Wednesday, 8 August 2012

High Street Espionage

'Postcode!' drawls the woman behind the counter.
I recite it.
'Road name?'
I recite it.
'What's the house number there, please?'
I hesitate.

I would be happy to provide my address if I were renewing my car tax disc. I would be happy to provide it if I were drawing up a will, buying a mortgage or stocking the larder online. I do not, however, expect to provide it when I am buying a top from White Stuff. I have to, explains the woman, so that she can check I'm on their database. And I need to be on the database to ensure that I receive regular postcards of new catalogues and special offers so that my single guilty indulgence can be multiplied into a dangerous weekly shopping habit.

Next I visit my bank to pay in a cheque. 'Postcode?' says the woman behind the counter. I recite it. I assume it's a security safeguard. As I turn to go, her face irradiates. 'The screen is telling me that you live in an area that qualifies for a low insurance premium.'

This surprises me since two neighbours' cars have just their windows smashed in. I decline to be excited and her face falls. Then it ignites again. 'The screen is telling me that you qualify for a loan at reduced rates,' she says.

This surprises me too. Banks clearly have learned nothing from the credit crunch. At the next counter a customer's postcode has prompted the same happy tidings and she tells the cashier that a loan might realise her dream of a new kitchen.

I step into Body Shop to buy the glutinous unguents that shore up my face. I am told that if I provide my address and an extra fistful of cash I can acquire a membership card and that, with the stroke of a biro, I can help end child sex trafficking.

Finally I reach Greggs and buy a loaf. I hand over my loose change and the assistant hands over the bread. She has not the slightest interest in my postcode or my commitment to global injustice.

Man, the good Book tells you, cannot exist on bread alone, but after this shopping experience I shall jolly well give it a try.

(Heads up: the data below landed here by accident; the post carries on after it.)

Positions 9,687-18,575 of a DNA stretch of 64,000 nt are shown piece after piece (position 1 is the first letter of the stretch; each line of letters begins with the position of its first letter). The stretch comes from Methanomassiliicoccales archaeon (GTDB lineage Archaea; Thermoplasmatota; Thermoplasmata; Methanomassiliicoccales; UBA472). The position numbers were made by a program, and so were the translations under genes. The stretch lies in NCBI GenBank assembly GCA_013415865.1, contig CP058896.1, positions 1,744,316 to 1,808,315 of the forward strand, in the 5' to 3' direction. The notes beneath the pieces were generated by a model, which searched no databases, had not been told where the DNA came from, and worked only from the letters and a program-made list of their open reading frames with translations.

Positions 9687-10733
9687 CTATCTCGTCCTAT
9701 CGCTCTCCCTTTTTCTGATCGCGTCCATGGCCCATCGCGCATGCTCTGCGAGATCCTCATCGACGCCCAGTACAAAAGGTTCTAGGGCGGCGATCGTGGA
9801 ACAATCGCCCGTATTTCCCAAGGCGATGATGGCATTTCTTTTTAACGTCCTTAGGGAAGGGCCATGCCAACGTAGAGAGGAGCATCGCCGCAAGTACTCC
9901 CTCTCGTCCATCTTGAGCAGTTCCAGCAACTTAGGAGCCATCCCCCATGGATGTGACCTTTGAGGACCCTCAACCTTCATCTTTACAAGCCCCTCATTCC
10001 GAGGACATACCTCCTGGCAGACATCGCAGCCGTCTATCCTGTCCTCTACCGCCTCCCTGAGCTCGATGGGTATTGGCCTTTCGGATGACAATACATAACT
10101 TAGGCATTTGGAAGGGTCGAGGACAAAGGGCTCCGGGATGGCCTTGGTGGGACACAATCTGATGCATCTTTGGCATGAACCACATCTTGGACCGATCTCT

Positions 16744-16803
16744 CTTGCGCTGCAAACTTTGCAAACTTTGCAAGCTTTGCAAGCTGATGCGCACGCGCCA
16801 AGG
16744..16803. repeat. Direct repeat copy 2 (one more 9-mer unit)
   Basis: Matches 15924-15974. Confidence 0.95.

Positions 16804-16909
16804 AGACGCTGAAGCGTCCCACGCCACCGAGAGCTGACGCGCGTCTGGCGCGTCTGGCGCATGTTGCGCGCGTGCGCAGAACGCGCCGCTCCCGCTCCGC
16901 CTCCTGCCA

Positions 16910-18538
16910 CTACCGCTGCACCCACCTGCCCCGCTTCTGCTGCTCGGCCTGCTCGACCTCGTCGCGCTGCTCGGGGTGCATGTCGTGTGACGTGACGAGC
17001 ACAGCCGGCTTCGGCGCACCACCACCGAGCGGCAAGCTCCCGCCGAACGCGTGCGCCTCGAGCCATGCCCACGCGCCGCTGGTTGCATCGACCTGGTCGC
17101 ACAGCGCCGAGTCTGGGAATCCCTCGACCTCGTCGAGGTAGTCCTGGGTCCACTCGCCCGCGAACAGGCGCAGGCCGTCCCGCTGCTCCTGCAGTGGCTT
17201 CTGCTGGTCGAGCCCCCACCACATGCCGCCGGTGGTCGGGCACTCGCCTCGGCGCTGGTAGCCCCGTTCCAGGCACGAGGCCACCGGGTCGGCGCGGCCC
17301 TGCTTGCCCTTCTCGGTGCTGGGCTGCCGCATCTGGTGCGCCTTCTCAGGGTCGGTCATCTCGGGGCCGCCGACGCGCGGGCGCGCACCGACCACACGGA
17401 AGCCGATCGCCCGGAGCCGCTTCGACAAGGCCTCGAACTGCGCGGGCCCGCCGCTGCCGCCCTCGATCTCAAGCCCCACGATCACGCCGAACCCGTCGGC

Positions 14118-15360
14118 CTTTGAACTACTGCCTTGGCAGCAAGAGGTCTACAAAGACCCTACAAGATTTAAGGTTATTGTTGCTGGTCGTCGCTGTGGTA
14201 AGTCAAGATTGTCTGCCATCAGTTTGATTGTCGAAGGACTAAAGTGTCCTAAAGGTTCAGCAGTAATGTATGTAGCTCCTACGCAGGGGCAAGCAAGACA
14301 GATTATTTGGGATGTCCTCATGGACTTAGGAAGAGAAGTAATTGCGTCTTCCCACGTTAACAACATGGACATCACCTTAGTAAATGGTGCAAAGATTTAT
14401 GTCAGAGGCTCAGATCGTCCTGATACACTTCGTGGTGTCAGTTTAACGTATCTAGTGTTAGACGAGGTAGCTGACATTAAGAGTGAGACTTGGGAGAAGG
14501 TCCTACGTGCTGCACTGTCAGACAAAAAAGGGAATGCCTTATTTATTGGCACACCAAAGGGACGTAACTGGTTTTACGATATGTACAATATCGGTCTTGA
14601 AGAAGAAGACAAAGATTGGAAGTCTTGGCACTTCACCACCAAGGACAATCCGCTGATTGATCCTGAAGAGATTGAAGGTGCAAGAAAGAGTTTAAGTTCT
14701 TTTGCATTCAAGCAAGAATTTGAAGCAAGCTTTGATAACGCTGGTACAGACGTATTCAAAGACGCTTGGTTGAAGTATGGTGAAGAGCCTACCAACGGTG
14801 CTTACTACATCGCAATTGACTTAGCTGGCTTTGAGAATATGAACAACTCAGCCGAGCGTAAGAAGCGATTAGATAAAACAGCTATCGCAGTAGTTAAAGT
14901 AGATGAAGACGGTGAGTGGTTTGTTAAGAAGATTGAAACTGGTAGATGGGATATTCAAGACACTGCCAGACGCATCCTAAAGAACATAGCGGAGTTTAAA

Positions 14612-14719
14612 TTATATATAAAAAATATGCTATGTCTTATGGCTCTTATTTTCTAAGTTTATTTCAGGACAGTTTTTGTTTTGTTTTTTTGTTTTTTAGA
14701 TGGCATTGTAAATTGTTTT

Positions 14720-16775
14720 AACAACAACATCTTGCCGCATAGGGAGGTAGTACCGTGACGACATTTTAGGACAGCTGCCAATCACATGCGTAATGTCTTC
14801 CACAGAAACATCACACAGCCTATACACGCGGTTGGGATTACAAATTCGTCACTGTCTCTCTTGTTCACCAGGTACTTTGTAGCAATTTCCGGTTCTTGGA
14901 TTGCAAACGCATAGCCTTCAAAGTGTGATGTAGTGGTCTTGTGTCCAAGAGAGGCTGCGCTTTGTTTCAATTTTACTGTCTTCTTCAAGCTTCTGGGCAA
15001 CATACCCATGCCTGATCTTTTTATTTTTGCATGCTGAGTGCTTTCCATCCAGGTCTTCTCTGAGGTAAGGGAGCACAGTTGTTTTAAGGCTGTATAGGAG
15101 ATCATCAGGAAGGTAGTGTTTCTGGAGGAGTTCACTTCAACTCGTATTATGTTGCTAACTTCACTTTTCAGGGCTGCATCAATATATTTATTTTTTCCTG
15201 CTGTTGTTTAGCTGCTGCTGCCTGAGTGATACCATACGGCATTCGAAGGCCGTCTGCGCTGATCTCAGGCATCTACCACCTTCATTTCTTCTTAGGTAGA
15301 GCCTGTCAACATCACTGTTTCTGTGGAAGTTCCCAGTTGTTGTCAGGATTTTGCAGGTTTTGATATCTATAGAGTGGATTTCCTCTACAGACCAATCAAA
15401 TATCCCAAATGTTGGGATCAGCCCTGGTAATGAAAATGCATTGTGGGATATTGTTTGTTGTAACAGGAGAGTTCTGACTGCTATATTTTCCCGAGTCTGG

24 comments:

  1. It's infuriating. My husband, who is somewhat crabby, refuses to comply with any of this and revels in the ensuing scenes.

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    1. I was about to say that I'm too nice for my own good, but I think I'm confusing niceness with cowardice!

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  2. I routinely provide the address of my old house. Which no longer exists. They can send all the junk mail there that they want.

    Irritating to be asked all the time though.

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    1. Brilliant idea! I sometimes give my old (10yrs ago) phone number from a rented apartment. I fugure if I'm ever asked I could say I sometimes get confused and forget.

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    2. Bet the new residents of Babberblog's old house thing fondly as him when the postman calls!

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  3. It's the same in Mamas and Papas - it drives me crazy. Last week they also asked me for my email address and seemed most put out when I declined to provide it.

    My other pet hate is when companies continually send you the same edition of catalogue after catalogue. Boden must have added one too many noughts onto their print run last season as there was literally one dropping through my door every other week. What about the trees? Grrrrrr.